|The original members of AYC had to sneak onto the property, but now its clubhouse is a prominent sight both day and night.|
Q Overall, you give everyone on your culinary team free reign to create daily menu items. How does this help the environment in the kitchen during the busy summer season, and how do you monitor what everyone does in the menu-planning process?
A As I like to say, “A good staff contributes to the success of a chef!” The chefs that work the line during service are the backbone of the kitchen. I get my team involved because it makes sense to utilize their talents. As well, their job then becomes more enjoyable, and it is a win-win situation for all.
Letting them create their own featured menu items also makes them more accountable for their work. Therefore, a lot more “love” goes into every dish.
My staff and I meet every Sunday afternoon to discuss their menu plans for the upcoming week. We then work out the logistics and presentation of everything that we will present to the members.
Q As you’ve grown, what adjustments have you made in how you manage your kitchen, and where you physically position yourself at service?
A The recent needs of our members have surpassed the capability of the kitchen and its staff. So in the off-season last year, we reconfigured our front line to better utilize existing cooking equipment, and also added new, more efficient refrigerated workstations.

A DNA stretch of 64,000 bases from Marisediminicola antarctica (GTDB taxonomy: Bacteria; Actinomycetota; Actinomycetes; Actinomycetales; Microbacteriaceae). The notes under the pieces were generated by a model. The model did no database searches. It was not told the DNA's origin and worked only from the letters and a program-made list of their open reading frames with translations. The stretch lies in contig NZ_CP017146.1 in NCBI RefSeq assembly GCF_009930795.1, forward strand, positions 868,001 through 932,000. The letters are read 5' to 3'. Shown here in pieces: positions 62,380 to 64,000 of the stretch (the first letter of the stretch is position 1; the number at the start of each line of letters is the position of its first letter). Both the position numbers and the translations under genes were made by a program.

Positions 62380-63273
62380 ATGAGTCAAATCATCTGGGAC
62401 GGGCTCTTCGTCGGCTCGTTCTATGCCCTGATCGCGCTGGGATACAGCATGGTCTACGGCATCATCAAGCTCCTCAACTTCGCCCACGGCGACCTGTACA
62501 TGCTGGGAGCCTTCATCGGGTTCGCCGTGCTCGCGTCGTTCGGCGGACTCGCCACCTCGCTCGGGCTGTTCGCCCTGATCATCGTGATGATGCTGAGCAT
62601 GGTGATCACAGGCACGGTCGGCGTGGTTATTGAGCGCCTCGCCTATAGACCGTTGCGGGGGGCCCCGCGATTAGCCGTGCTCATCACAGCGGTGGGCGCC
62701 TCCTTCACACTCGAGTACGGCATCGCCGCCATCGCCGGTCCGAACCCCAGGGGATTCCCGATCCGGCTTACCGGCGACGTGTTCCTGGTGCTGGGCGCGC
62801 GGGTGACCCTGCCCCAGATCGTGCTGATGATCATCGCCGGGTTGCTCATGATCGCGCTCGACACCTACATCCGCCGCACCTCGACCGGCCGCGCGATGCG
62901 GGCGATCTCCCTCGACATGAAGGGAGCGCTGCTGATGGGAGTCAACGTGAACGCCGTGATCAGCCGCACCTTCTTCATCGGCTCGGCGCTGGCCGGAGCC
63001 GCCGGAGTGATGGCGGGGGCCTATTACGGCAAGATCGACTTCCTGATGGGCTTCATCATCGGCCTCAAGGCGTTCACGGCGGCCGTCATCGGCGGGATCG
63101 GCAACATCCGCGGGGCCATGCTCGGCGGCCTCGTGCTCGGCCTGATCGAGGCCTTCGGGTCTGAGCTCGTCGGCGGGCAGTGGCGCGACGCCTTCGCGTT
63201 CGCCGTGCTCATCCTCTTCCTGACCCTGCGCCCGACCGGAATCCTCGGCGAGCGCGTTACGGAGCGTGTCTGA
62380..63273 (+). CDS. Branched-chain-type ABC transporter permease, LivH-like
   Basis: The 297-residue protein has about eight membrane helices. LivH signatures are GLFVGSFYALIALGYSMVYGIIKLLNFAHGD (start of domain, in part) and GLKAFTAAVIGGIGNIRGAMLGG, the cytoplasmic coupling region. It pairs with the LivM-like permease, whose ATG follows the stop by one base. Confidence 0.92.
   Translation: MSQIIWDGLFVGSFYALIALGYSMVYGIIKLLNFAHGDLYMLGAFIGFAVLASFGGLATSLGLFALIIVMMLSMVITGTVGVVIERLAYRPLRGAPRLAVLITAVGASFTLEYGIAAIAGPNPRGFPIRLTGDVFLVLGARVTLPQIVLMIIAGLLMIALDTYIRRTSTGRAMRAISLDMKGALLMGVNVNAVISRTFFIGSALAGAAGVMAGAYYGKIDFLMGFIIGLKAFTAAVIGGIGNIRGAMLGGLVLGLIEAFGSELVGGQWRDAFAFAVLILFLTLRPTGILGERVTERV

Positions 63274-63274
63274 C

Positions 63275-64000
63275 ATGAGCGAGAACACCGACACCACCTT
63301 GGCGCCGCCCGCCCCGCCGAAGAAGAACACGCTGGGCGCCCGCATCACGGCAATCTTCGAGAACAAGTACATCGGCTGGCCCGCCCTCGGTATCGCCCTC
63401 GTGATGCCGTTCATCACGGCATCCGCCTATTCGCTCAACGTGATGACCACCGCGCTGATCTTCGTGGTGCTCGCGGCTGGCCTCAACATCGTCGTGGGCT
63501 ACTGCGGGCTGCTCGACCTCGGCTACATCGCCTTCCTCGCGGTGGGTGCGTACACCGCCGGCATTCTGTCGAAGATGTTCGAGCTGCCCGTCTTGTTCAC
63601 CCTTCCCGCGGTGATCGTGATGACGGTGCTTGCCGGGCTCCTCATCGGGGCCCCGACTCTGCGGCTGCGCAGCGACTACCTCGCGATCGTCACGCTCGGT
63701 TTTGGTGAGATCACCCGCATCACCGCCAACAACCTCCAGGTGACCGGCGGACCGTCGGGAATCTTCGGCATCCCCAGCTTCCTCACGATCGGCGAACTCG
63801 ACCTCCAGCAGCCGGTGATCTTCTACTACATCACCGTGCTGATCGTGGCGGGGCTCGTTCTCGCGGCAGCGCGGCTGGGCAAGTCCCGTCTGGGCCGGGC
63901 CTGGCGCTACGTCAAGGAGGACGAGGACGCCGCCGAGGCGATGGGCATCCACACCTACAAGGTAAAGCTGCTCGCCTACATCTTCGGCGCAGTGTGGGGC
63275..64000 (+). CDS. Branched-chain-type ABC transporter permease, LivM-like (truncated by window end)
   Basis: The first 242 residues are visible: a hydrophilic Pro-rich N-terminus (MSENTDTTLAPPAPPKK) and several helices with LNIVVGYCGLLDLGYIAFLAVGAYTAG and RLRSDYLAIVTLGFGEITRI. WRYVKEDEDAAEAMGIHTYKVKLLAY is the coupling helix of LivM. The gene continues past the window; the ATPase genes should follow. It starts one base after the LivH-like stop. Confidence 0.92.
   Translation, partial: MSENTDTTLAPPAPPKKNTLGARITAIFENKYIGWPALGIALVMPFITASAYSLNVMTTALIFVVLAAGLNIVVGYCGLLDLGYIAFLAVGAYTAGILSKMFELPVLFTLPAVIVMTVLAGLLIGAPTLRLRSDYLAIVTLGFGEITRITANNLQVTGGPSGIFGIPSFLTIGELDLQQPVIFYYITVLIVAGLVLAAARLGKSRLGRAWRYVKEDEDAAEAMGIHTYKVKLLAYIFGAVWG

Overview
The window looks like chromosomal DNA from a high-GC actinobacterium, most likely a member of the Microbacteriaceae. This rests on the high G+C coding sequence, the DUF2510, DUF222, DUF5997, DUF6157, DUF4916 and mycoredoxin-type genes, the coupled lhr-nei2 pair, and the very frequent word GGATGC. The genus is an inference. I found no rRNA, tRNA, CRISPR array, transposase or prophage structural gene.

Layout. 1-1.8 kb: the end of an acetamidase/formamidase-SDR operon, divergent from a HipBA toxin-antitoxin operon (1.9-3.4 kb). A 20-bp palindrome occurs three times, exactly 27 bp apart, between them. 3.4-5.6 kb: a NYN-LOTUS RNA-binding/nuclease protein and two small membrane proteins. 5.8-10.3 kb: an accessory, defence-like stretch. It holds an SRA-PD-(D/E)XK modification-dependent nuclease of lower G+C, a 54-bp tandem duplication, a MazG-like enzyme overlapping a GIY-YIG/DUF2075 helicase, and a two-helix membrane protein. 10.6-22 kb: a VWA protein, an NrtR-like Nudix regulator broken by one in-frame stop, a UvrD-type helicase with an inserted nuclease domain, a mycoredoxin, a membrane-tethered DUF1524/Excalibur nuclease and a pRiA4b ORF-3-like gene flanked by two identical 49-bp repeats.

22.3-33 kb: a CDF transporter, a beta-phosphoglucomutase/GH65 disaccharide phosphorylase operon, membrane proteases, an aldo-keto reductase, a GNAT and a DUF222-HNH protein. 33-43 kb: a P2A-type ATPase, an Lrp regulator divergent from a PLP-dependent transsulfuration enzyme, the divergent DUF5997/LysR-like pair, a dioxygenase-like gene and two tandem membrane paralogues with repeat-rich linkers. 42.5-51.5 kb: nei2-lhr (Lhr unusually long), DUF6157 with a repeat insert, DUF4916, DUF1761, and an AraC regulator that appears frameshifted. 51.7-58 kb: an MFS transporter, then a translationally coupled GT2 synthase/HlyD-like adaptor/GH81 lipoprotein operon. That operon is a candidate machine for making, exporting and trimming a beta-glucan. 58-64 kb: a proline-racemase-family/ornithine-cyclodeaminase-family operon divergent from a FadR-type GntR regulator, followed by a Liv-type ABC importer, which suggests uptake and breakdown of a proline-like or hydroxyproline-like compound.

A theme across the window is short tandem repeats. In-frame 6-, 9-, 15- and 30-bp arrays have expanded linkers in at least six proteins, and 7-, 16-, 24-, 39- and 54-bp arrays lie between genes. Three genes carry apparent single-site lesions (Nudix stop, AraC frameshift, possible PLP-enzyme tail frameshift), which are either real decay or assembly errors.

Because of these changes, we can now can keep more food prepared and available for service. Most importantly, the front-line chefs’ responsibilities have been restructured to allow service to flow more smoothly.
As well, this past season I stepped away from just being on the cooking line, so I could also provide “hands-on help” to each member of my staff. As you know, every station takes a huge hit during demanding service periods. By repositioning myself, I was better able to help anyone who needed assistance. This eased a lot of tension, knowing that I was there to lend a hand in making sure that every plate that left the kitchen was perfect.
Q Chef, your wedding business is phenomenal. Does it interfere with any member activity?
A The wedding business does not interfere with the member activity, but sometimes it is a juggling act. On weekends we do about 250 covers a night, and most weddings are about 175 guests—so in a 9,000-sq. ft. clubhouse, it can certainly be a challenge when all of this goes on at once. The key is keeping the two separate and always striving to make members happy while at the same time presenting a memorable wedding package.
Q How do you foresee the current state of our economy affecting you next season at AYC?
A We are already taking a hard look at all aspects of revenue and expense. Being a “family-oriented” club that revolves around a busy social calendar, my staff and I have much to ponder over the next several months. As we plan menus and strategies for the many events to come, our focus will be on ways to increase member participation. In other words, we will strive to create a unique dining and social experience so that our members will look forward to enjoying their club more often, and increase our year-end profits at the same time.